Top Engineers – Bernie Grundman

Michael Jackson / Thriller – Proof that Bernie Grundman Could Still Cut Good Records in 1982

Our old friend Bernie Grundman handled the mastering for Thriller and managed to do a really nice job. Unfortunately, most copies of this mass-produced classic don’t give you as much of the magic as other copies, including the ones BG mastered.

The sound on this copy is huge — big, wide, deep, and open, with the kind of three-dimensional soundstaging that lets the music unfold in front of you and around you as well. You get the bottom end punch that’s so crucial to this music and tons of energy as well. The bass is meaty and well-defined, showing you the rhythmic foundation that the music needs. The overall sound is transparent with amazing texture to practically every element.

Michael’s voice is marvelous on this copy — breathy, textured, and positively dripping with emotion (just listen to him break down on The Lady in My Life).

Thanks to constant improvements in our stereo, we’re now getting this album to sound better than it ever has. Extended highs appeared where none had been before. We were hearing synthesizers buried deep in the mix we’d never heard. All of a sudden, these ’80s pop records had amazing analog magic.

If your system is up to the task, you won’t believe how big and lively this album sounds. Who woulda thunk it?

In a recent commentary we went into some detail about Bernie Grundman’s shortcomings as a mastering engineer.

Bernie Grundman’s Work for Classic Records in Four Words: Hard, Sour, Colored and Crude

More Balalaika Favorites

Oh, and airless. Make that five words.

It’s been quite a while since I played the Classic pressing, but I remember it as unpleasantly hard and sour. Many of the later Mercury reissues pressed by Columbia had some of that sound, so I was already familiar with it when their pressing came out in 1998 as part of the just-plain-awful Mercury series they released.

I suspect I would hear it that way today. Bernie Grundman could cut the bass, the dynamics, and the energy onto the record.

Everything else was worse 99% of the time.

The fast transients of the plucked strings of the Balalaikas was just way beyond the ability of his colored and crude cutting system. Harmonic extension and midrange delicacy were qualities that practically no Classic Records Heavy Vinyl pressing could claim to have.

Or, to be precise, they claimed to have them, and whether audiophiles really believed they did or not, Classic Records sure fooled a lot of them and the reviewers that write the facile and reductive superficialities that pass for audio journalism.

The better your stereo gets the worse those records sound, and they continue to fall further and further behind with each passing year.

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Linda Ronstadt / Heart Like A Wheel – Does Bernie Ever Get Bored?

More Linda Ronstadt

Reviews and Commentaries for the Recordings of Linda Ronstadt

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Years ago we wrote:

One thing we noted with interest while doing this shootout was how compressed the first track is. When the chorus comes in, and Linda seems to be singing louder — should be singing louder, with a substantial coterie of vocalists backing her up — the volume is actually lower. In the verse immediately following you can hear that not only is she singing louder, but the amount of dynamic contrast in her voice is greater. Go figure.

The compression also means that that song will never sound the way we would wish it to. But that doesn’t mean it won’t sound good. It means it will sound good in more of a radio-friendly way. On a good copy, one with relatively little grain and plenty of bass, the music can still be very enjoyable, and that includes a Number One Pop Hit like “You’re No Good.”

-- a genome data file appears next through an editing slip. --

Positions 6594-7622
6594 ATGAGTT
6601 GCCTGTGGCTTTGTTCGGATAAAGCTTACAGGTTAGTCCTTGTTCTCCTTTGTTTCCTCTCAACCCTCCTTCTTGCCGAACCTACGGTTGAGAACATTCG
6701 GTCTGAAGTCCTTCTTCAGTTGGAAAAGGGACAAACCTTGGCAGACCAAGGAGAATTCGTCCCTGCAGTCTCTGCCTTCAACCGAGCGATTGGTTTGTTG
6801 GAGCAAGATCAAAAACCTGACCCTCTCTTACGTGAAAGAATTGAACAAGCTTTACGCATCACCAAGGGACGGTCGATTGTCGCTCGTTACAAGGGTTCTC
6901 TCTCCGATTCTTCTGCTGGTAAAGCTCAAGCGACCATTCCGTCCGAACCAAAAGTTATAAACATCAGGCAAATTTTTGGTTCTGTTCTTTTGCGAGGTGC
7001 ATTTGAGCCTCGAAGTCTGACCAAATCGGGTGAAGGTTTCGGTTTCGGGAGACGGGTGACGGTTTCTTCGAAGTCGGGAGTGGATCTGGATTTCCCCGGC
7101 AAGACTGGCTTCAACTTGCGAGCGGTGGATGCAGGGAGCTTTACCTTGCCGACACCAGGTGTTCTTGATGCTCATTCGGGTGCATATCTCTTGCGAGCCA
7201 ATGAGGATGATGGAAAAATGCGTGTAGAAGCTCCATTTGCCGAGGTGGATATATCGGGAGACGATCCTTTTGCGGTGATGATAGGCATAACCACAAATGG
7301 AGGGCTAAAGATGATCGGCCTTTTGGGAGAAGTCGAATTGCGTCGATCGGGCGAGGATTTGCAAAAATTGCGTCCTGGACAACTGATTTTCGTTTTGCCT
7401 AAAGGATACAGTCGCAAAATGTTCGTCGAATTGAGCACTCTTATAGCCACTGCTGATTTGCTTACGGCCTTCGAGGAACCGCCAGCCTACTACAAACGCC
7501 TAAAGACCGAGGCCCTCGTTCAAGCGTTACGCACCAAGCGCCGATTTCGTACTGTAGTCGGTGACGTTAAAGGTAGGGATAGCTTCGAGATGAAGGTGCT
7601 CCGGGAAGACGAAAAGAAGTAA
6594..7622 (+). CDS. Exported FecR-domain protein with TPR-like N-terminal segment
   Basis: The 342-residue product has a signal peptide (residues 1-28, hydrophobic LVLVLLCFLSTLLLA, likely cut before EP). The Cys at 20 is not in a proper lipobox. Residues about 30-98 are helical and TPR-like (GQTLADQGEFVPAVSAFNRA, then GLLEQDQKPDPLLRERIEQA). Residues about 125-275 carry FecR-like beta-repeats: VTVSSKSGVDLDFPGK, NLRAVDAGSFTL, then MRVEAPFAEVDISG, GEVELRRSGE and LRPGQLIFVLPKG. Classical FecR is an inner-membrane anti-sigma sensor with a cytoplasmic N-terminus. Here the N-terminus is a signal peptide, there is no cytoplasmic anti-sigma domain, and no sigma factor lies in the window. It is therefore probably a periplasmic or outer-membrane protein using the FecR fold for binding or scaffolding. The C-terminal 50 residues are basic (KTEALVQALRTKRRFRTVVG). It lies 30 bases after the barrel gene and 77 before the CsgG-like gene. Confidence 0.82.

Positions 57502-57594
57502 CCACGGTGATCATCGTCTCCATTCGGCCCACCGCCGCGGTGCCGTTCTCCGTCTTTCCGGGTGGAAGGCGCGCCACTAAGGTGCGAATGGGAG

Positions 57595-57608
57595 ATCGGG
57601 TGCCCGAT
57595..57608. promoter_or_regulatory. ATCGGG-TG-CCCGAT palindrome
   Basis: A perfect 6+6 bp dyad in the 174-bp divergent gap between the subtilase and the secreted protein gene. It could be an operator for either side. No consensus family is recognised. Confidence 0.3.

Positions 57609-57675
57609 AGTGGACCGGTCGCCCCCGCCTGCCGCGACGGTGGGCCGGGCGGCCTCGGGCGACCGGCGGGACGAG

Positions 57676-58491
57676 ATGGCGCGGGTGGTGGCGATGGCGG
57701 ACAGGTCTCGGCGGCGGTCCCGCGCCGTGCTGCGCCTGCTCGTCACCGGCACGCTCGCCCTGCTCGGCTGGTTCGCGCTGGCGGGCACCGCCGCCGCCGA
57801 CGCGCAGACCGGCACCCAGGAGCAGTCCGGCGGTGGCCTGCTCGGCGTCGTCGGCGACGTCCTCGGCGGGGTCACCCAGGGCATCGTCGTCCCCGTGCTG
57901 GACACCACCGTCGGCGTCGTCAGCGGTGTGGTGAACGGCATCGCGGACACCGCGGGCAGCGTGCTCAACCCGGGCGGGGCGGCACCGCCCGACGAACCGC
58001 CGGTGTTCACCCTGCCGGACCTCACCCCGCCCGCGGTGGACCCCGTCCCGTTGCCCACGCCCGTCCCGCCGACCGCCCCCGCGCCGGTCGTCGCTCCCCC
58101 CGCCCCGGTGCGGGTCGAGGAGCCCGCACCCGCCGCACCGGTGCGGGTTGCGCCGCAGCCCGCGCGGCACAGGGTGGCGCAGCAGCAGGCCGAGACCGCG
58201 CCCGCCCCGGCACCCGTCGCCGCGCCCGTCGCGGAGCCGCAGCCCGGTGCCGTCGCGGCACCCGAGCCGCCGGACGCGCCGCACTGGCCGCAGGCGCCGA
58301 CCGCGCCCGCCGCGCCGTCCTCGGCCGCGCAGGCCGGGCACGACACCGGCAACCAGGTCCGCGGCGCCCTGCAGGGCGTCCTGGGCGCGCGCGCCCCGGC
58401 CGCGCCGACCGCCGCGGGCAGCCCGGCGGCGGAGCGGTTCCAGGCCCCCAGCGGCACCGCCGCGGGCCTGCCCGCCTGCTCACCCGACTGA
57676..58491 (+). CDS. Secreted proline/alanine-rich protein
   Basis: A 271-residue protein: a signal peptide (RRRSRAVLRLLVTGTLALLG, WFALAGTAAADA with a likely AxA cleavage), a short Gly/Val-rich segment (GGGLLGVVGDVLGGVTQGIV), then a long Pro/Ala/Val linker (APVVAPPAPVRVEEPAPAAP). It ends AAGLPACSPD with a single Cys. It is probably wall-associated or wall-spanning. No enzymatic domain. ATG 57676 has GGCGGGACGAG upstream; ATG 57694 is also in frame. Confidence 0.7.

Do we still see things this way? Well, yes and no. It’s not exactly that we were wrong, but that better cleaning and better playback (all that revolutions in audio stuff) have now allowed us to hear that some copies are actually much more dynamic on this track than others. Quite dynamic in fact.

Think about it. Bernie Grundman is going to cut this record many, many times, maybe more times than he wants to. Is he always going to apply exactly the same amount of compression to each cutting, or is he going to experiment a bit and see what works better over time? Or maybe he just learned a thing or two as he went along.

Which is pretty much what we do when playing copy after copy. The best pressings show us precisely what it is they are doing when they actually work. We can’t know that in advance; we’re learning on the job so to speak. (more…)

George Cables – Cables’ Vision

More Jazz Recordings Featuring the Piano

More Contemporary Label Jazz

  • George Cables’ superb 1980 release finally arrives on the site with Shootout Winning Triple Plus (A+++) sound or close to it throughout 
  • I’ve known about this Allen Sides Oceanway recording for decades – his stuff is smooth, punchy, solid, and alive with energy
  • 4 1/2 stars: “One of the most satisfying recordings to be released in 1980… this date features trumpeter Freddie Hubbard and saxophonist Ernie Watts in fiery form; the two horn players took time off from their much more commercial efforts for other labels. The solos overall are concise and make expert use of each note. Cables’ tunes are generally catchy and memorable while “Byrdlike” gives the virtuosos an up-tempo blues to romp through. This well-paced set is a gem that is highly recommended.”

This Contemporary pressing has wonderful sound. This should not be too surprising as it was recorded by one of our favorite engineers, Allen Sides, working out of his Oceanway studios. (Supposedly he is a big fan of vintage mics and the like. with many superb and valuable examples.) (more…)